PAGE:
Thursday, January 20, 2011
Beautiful! I have little reading tabs that I use to mark passages that I find especially beautiful and I used up about half my pack on this book. Each character in the book has a unique relationship with books, reading, and the literary world that is revealed throughout the book. Edie is a publisher who felt books were her refuge growing up, the three sisters are living in the shadow of their father's fame as an author and his expectations for their own literary accomplishments, and Edie's mother has a connection to literature that her daughter never knew about. The development of each character centers to a large degree around her relationship to books and literature - which produces amazing passages on what it means to be a reader and a writer.
Another aspect of the writing that I loved was the fact that the characters were multi-dimensional. Each character had unlikable traits, as well as endearing traits. I also liked that some of the story was left to the reader's imagination. Don't get me wrong, the author does an amazing job of wrapping up the plot, but leaving out all of the minute details about past relationships and loves really did a great job of making the reader feel like the characters were real - as if things had happened to them before the book began. Instead of telling the reader exactly why and how the characters were motivated, some was left to the imagination.
I loved the story as much as the writing. It's an excellent example of gothic literature, which is a genre I particularly enjoy. The length and breadth of the story reminded me in some ways of The Historian, which is another great gothic novel. The atmosphere of Milderhurst Castle is perfect for the story and the descriptions of the castle and the grounds are stunning.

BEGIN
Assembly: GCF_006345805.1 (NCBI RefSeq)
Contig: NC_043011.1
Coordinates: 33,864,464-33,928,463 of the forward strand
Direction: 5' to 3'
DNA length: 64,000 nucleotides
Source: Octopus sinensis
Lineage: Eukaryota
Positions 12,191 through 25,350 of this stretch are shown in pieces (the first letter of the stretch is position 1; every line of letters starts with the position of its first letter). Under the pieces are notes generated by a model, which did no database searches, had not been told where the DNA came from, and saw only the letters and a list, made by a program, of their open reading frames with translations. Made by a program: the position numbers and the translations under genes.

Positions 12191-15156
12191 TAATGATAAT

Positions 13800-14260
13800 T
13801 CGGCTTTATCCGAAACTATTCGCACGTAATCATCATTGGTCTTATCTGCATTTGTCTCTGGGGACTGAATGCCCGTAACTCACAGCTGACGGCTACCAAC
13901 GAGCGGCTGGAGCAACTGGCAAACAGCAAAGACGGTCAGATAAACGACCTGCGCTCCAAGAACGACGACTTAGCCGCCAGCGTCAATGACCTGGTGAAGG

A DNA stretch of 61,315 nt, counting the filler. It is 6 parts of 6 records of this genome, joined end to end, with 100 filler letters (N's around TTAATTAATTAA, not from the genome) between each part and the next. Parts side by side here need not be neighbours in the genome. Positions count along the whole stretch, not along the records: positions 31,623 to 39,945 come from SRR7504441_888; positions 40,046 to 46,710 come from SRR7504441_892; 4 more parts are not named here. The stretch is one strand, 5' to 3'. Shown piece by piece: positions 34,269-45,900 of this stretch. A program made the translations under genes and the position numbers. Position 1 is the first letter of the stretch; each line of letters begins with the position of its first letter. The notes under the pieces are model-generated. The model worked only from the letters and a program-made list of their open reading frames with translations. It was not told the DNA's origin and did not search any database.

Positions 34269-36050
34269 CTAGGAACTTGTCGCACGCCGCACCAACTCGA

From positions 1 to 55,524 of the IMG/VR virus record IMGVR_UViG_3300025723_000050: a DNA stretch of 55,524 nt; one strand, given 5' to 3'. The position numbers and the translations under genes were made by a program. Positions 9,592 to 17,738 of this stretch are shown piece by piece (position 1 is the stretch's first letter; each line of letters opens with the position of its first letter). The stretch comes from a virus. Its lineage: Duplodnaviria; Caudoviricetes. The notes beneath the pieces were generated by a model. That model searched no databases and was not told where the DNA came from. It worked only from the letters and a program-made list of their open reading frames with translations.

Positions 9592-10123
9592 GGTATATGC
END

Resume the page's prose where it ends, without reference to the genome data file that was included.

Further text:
One negative review I read on Goodreads that really jumped out at me was that the author used words for the sake of words. I wanted to jump out of my chair and scream "Yes! Exactly!! That's the point of the whole thing!" But for me that is what makes the story so beautiful - the writing so accurately reflects the characters and the plot. The book centers around women who have intimate relationships with language and who have spent their entire lives in the shadow of words. How appropriate that the author uses written language in such a beautiful way! In a book about the beauty and danger of the written word, it is perfect for the author to use words for their own sake. Not just any words though - beautiful words. Some authors write a string of words for the sake of taking up space, but Kate Morton has obviously chosen each word with care. There are times when writing is worth being included for the sole reason that the words and their combinations are beautiful - and this is one of them.
Congratulations to Kate Morton on a beautiful novel. I highly recommend it and cannot thank Simon and Schuster enough for giving me the opportunity to review it. I'd love to include some quotes from the book, but my copy is an ARC and reviewers were requested not to quote from it. I'll be purchasing a hardback copy of the finished book however, and will post quotes when I get them.